Staff Publications

Staff Publications

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    'Staff publications' is the digital repository of Wageningen University & Research

    'Staff publications' contains references to publications authored by Wageningen University staff from 1976 onward.

    Publications authored by the staff of the Research Institutes are available from 1995 onwards.

    Full text documents are added when available. The database is updated daily and currently holds about 240,000 items, of which 72,000 in open access.

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Record number 310675
Title Design of farming systems for low input conditions: principles and implications based on scenario studies with feed allocations in livestock production
Author(s) Schiere, J.B.; Wit, J. de; Steenstra, F.A.; Keulen, H. van
Source Netherlands Journal of Agricultural Science 47 (1999)2. - ISSN 0028-2928 - p. 169 - 183.
Department(s) Animal Production Systems
Plant Research International
WIAS
Publication type Refereed Article in a scientific journal
Publication year 1999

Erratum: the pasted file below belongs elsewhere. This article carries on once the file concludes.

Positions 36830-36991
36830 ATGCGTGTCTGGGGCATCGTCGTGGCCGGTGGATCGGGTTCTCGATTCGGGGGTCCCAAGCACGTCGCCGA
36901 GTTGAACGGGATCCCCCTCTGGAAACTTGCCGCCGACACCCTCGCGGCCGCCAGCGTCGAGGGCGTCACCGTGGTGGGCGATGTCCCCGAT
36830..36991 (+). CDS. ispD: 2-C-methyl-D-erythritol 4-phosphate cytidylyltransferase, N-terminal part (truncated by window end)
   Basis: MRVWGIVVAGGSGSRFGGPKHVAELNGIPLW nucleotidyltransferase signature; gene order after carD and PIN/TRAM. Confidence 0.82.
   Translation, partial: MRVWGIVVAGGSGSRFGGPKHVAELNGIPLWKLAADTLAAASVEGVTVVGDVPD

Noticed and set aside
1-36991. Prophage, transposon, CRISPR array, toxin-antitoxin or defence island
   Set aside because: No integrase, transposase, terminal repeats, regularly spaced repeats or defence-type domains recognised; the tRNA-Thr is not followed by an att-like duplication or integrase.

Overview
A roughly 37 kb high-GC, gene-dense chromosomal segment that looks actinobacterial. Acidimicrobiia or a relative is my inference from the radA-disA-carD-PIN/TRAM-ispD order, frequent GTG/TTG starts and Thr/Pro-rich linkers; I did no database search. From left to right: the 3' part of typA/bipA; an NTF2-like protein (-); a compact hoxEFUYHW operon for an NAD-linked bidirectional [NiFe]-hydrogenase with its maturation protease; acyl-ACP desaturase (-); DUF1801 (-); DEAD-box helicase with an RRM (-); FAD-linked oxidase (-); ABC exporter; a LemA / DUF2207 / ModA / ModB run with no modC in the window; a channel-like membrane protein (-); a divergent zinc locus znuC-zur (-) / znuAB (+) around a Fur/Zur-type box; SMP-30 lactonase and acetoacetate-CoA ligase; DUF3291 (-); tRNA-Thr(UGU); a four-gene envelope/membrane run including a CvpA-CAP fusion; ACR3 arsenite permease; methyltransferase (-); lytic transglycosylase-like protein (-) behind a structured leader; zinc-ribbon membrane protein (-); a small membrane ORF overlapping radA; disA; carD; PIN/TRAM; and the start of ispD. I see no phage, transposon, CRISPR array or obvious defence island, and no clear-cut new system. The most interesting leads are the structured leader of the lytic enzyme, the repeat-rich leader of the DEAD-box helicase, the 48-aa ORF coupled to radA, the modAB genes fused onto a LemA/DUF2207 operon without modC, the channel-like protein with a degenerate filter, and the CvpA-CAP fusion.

Abstract This study addresses the issue of designing farming systems for low input conditions. By focusing on the problem of feed (=resource) allocation in livestock systems it provides clues for the design of alternative agricultural systems and systems in general. Linear programming (LP) is used to examine system behaviour under conditions of varying feed resource qualities, for individual animal production levels that range from 0.75 to 3.00 times maintenance. Milk yield, animal numbers and amounts of feed offered or refused are measures of system performance in two hypothetical Cases representative for actual farming systems. Case 1 considers available feed as one aggregated resource, with an average nutritive value ranging from that of straw to that of high quality forage. It establishes the individual animal output level that is required to achieve maximum total system output from a given feed resource. In Case 2, animals of different production levels are allowed to select between two feed resources that, through proper definition of the their proportions on offer, on average represent the same feed quality scale as in Case 1. The possibility of selection, however, allows the nutritive value of the actual intake to differ from the average nutritive value of feed offered. Better feed and higher (potential) individual animal output tend to increase total system output in terms of milk, by reducing the number of animals. Nevertheless, the term 'damning objective' is introduced to express that high targets for subsystem output reduces total system output if subsystem requirements exceed resource availability. Moreover, heterogeneity of (feed) resources can increase system output by using more production units with lower individual output. The results are tested against farmers' practice and situations reported in literature. Implications for the design of sustainable systems and further research are discussed.
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